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Wednesday, January 18, 2012

I Is For Identity

My native name is on a hard side for people to pronounce once I immersed into the world of school and work. Everyone wanted to give me an American name so that they could identify me. It was an exciting proposal at first, and one that gave me a sense of belonging. Growing up there was nothing better than to feel normal and not different or stood out.

Hence, an American name was born, translated closely to the meaning of my Vietnamese name. It took time to get used hearing myself being called differently, but this name was only used by passerby and acquaintances that I might only met once or twice. Teachers and others tried their best to call me by my given name.

Once I had a job, another American name was born. I didn't like my translated name that much, so I came up with a different one to use with my co-workers. My identity became somewhat unimportant to me. I changed it whenever I was bored with the current one. New area, new name, and so forth! My official name seemed to only exist on paper.

I didn't care much on who called me what! If I recognized the name then I responded, but if not it was at no concerned to me. High school was over, and I was out in the real world. My identity was what I wanted at the moment. I was called Star, Moon, Flower, Wind, etc. and I was fine with them all.

Then marriage came, and I was confined to T's mom, H's mom, and J's mom. Otherwise, I was known as Mrs. R. I lost a sense of who I was, or who I really am. My given name was never heard often unless it was from my mom and siblings. I knew I was struggle trying to figure out who I was. Me, for myself, and not so many different strings attached to who I am.

Needless to say, when my identity was compromised, by my own fault, or by incidents, I was lost in the jungle of names. I couldn't identify my own identity, sadly. I was everybody else, but not me. I had too many shoes to fill in, too many roles to fulfill, and along the way, I adopted whatever identity that fitted me for the moment. I am now comfortable with the person that I am.

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  1. About the only thing that I can think of that is good about getting old is that I am much more at ease with who I am!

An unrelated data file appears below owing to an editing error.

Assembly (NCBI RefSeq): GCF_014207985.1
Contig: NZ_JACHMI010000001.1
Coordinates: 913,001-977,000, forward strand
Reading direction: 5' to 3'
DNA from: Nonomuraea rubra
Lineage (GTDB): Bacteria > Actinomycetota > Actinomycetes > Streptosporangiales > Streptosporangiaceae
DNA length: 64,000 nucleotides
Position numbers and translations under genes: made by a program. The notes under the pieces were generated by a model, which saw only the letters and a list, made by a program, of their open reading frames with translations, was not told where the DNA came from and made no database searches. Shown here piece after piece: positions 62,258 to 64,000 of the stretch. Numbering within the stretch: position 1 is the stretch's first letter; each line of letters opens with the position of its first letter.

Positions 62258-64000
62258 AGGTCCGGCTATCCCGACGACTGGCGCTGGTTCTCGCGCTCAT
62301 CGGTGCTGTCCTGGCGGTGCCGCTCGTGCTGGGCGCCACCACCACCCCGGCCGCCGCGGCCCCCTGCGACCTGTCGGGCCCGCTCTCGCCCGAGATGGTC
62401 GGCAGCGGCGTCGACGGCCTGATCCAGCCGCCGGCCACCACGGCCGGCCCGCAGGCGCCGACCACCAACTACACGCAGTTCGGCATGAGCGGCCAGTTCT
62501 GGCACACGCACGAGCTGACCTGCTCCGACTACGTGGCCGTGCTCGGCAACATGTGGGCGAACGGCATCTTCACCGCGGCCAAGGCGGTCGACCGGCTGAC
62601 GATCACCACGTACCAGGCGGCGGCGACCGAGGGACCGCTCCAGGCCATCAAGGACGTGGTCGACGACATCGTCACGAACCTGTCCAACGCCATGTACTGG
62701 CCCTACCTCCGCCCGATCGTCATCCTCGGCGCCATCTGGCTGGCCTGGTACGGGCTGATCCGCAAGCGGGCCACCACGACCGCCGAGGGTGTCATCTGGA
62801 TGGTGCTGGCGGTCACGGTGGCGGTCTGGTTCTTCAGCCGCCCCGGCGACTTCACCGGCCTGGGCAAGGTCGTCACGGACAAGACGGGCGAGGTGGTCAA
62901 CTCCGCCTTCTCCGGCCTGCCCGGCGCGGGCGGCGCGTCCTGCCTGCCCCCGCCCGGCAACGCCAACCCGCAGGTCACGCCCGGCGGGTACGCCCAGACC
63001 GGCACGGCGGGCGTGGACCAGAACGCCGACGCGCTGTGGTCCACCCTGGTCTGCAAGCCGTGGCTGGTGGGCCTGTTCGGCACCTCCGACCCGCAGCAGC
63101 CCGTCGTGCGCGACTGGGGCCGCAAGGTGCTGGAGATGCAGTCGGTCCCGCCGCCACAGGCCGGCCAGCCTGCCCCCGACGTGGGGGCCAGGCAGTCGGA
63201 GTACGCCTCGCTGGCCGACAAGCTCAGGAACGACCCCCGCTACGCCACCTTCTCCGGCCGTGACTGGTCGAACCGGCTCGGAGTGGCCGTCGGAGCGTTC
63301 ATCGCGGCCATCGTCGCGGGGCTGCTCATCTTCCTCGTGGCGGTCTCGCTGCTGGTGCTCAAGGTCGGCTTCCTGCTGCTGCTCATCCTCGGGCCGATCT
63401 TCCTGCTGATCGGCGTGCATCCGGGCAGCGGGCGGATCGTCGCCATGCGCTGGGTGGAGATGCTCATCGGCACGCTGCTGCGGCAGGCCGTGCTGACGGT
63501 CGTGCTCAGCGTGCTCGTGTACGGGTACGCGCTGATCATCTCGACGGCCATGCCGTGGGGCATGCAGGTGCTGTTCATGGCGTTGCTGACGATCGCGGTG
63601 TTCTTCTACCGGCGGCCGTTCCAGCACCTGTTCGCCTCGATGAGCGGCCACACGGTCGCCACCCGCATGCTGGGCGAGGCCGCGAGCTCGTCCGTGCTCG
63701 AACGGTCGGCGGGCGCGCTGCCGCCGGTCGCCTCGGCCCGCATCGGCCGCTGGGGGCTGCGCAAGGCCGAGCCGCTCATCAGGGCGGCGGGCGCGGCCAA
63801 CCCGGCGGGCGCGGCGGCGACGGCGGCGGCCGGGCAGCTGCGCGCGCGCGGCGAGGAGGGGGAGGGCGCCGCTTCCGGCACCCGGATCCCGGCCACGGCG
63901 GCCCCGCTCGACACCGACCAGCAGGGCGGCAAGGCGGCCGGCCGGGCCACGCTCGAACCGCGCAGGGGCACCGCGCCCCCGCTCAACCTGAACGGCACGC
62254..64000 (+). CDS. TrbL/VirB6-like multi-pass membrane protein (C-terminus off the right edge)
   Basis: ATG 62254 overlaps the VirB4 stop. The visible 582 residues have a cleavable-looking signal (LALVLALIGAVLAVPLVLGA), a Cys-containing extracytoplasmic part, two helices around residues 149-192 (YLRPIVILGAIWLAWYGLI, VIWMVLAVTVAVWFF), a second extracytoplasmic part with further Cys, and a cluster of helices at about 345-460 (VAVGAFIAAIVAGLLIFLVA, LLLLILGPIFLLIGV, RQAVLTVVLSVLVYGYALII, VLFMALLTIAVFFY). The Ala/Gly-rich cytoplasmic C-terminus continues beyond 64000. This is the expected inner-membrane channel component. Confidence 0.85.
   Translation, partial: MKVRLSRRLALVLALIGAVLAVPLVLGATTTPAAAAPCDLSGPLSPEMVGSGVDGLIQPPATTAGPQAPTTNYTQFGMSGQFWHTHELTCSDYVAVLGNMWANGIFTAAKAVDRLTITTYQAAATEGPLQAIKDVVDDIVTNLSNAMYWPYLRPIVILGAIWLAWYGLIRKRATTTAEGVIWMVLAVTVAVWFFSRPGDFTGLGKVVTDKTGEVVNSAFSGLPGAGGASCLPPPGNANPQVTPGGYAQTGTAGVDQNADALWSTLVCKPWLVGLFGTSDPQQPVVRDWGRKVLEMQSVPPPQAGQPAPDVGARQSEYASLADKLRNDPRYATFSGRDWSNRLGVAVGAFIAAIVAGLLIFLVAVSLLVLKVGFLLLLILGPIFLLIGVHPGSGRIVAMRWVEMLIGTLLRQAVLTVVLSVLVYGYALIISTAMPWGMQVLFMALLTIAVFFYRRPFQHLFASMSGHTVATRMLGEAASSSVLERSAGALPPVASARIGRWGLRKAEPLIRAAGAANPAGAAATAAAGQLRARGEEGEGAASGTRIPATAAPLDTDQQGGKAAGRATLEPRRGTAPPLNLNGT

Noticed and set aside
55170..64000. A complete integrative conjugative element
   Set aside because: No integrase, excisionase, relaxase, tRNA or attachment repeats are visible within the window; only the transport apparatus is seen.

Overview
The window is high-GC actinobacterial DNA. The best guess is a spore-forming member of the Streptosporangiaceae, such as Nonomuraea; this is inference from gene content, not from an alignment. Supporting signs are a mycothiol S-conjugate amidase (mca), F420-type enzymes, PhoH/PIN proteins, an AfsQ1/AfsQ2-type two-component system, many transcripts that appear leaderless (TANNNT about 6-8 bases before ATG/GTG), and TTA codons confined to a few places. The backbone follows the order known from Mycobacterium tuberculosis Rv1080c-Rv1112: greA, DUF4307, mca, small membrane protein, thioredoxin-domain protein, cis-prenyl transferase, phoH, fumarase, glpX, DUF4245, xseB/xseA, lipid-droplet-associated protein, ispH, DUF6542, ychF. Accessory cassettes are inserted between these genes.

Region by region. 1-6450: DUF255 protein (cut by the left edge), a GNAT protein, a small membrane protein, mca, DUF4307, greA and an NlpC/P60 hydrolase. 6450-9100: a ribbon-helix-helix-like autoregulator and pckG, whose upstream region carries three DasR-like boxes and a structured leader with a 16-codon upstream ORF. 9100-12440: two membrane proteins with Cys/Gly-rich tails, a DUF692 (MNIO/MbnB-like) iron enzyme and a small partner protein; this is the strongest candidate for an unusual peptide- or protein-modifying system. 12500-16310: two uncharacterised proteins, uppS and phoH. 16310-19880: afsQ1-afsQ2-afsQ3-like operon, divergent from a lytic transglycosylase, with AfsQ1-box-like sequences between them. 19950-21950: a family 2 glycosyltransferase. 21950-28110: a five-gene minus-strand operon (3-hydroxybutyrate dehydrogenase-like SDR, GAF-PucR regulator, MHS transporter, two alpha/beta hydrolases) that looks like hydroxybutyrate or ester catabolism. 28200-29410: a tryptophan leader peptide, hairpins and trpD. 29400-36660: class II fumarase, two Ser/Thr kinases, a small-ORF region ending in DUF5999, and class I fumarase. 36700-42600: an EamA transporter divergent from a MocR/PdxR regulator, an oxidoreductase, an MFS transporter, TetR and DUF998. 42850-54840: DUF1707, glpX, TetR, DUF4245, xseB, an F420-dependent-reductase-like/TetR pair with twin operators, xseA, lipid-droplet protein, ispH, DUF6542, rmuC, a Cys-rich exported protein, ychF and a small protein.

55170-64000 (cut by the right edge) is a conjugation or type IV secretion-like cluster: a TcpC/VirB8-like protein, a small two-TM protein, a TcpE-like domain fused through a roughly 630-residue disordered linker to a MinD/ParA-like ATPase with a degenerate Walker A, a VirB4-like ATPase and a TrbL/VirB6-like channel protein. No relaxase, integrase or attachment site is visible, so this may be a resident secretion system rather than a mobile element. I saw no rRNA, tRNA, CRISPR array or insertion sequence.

insightful "I" post!

  2. It is very good to be comfortable with who you are.

  3. I'm glad you are now more comfortable with yourself. It's important to know who you are.

  4. i am so glad you are now comfortable with who you are, what an inspiration. Likewise, I let others call me however they want to call me :) so I am Liz, Elizabeth, Beth, Betchai, Chai, Betty, Inday, etc etc

  5. I can identify with only part of that - being identified as so and so's mom, so and so's wife, daughter, and so forth. How we are identified can vary depending who is trying to figure out what role we play. I am happy that you are comfortable with who you are, because you are a marvel.

  6. I'm glad you are finally comfortable with yourself!!

  7. I'm glad you are getting to a place where you are more comfortable with your identity--certainly changing names along the way would add to that difficulty.

  8. Great post as always, my friend! I'm glad that you seem like you have found yourself again!

  9. People have frequently asked me what my middle name is, but I don't have a middle name. My mother claims she named me Judith from a character in a poem about the Revolutionary War--the witchgirl Judith. Fine! I can be a witch! I don't care! And I am very comfortable with who I am. I'm glad you are happy, Mumsy!!

  10. It's hard to feel disconnected from one's self. Glad that you have become comfortable with who you are. It's a wonderful thing.

  11. I am glad you feel more in touch with yourself now, and I can see how the name changing added to the confusion.

    You have really come a long way, it seems.


  12. It's funny how much of our identity is tied to our name. I was married for 26 yrs. and never entirely comfortable with using his name. It felt so much better when I switched back to my own last name! ~ Maureen

  13. This is fascinating to me as people have asked me to give them English names before and i run across people who have given themselves new names as well. i'm ashamed to admit that English names are also easier for me to remember even though they're often not nearly as pretty or meaningful. It's interesting to hear how you went through many names and identities, and have become comfortable with being you. i hope i get there too. Great writing!

  14. Your post hurt my heart for a moment.. I was raised by my family, with my middle name but the world and legal called me by my first name.. it was nothing compared to the changes you endured but it bothered me a lot. Today I tell them to call me what they like. I guess getting older you realize who you are and it's no longer such an issue...
    Great Post
    Sandy (my middle name)

  15. Mumsy, what a powerful post.

    It's funny how we feel lost as our identity changes when we're still inside ourselves the whole time.

    Gosh. I hope that made sense!

    You have had such a journey, I never thought about this aspect of it before.

    Bless you, sweet lady.

    Hugs and A+


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